it’s funny. that wasn’t quite what they said. it was conrad, from trail of dead, and all he heard was the BAMBAMBAMBAMBAMBAMBAMBAMBAMBAMBAMBAMBAM intro riff and he looked up and asked: “is that yours” and i said yes, and he said: “that’s going to be a good one, isn’t it.” i think conrad abhors the idea of “the hit” as much as i do, we indie types use it purely ironically. plus, what’s a hit nowadays? “friday”? exactly.

but a good song…i can tell pretty fast. i can tell when an idea is a great-song idea, and then when i get the tune in my head, i can tell that there’s great potential, and then if i nail my ass to a chair and write the thing, i can tell immediately if the thing is working and flowing, or not.

i’ve had a brilliant idea for a ukulele song that occurred to me months ago. i have a draft going, but i cannot seem to make it sounds as good as it sounds in my head, so i keep abandoning it.
that’s how many songs die….they don’t live up to their head-potential, so they get drowned in the lake.

but i can tell immediately when a song is just WORKING. and those songs, the ones that come fast and good and right without huge effort, those are always the best ones.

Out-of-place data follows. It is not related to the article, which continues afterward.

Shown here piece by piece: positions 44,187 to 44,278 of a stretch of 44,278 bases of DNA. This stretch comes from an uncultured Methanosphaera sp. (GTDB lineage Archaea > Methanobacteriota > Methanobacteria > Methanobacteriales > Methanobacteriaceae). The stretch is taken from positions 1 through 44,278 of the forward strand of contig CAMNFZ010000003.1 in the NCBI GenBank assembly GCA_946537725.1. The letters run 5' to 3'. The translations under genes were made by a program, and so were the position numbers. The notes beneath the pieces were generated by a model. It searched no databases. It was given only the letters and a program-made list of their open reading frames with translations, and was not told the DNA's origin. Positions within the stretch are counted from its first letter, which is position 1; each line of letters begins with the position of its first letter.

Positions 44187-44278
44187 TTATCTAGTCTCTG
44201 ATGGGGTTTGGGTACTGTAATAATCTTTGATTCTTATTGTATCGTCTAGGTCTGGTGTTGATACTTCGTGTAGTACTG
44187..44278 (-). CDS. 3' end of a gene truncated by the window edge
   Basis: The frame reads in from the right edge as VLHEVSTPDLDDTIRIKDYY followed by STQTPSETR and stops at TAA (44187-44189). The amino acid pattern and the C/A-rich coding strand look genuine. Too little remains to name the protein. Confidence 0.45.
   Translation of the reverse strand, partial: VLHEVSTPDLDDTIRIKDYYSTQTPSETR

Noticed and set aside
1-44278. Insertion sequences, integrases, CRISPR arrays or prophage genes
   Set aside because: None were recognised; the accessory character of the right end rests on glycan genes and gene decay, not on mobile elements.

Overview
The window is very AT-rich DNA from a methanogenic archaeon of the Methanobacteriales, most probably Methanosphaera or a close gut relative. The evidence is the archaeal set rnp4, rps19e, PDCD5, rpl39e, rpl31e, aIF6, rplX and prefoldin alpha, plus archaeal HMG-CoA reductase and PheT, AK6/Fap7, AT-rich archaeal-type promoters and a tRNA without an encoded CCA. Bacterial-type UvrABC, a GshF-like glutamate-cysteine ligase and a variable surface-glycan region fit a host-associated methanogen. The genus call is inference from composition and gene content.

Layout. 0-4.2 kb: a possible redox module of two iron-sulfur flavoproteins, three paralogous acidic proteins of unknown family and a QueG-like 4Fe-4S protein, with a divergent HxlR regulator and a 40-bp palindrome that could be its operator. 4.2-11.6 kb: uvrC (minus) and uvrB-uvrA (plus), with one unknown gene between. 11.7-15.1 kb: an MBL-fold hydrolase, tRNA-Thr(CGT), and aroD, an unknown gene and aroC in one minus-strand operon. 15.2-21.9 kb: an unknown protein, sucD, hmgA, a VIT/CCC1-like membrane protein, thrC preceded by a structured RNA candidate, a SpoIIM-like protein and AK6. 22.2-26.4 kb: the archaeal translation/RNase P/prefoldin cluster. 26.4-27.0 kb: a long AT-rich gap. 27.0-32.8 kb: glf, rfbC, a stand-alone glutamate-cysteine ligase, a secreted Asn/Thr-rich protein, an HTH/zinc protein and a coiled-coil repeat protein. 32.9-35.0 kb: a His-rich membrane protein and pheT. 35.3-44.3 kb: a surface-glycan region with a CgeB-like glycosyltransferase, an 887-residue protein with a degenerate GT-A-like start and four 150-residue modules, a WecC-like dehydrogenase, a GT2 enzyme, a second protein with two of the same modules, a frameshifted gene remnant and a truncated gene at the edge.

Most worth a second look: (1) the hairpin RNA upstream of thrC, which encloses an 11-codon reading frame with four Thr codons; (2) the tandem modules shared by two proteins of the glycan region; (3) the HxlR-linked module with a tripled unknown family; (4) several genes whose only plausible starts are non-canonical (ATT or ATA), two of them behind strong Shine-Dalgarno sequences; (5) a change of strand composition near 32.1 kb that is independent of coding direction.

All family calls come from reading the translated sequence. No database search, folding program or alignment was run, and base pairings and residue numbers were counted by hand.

esmertina asks:
So many of your lyrics are profoundly meaningful for people, just look at the number of AFP lyric tattoos.  Do you ever struggle to come up with a tattoo-worthy line, or do you find that those are the ones that just come to you?  If you applied the “tattoo test” as you were writing, as a way to evaluate whether a lyric was “there” or not … would this inspire or paralyze you?

egads. you know, a good lyric is just a good lyrics.

this is that moment where i point out that once you make a thing, it’s not yours anymore. so if someone wants to get a lyrics i’ve written tastefully tattooed to their arm in small italic font or scrawled across their ass in giant balloon letters, there’s fuck all i can do about it except be flattered (and in the case of balloon-ass person, possibly slightly sympathetic).

so no, i never think: “OMG, what a perfect tattoo this lyric will be!!!!” – that’s just totally backwards. that’s like thinking: “oh my god, when i go to the bakery with the amazing magical cake, i’m going to get SUCH amazing pictures to show my facebook friends of me eating the magical cake!!!”

although i do sometimes wonder if that’s what society has come to.

but no. i don’t write for tattoos.

angi asked: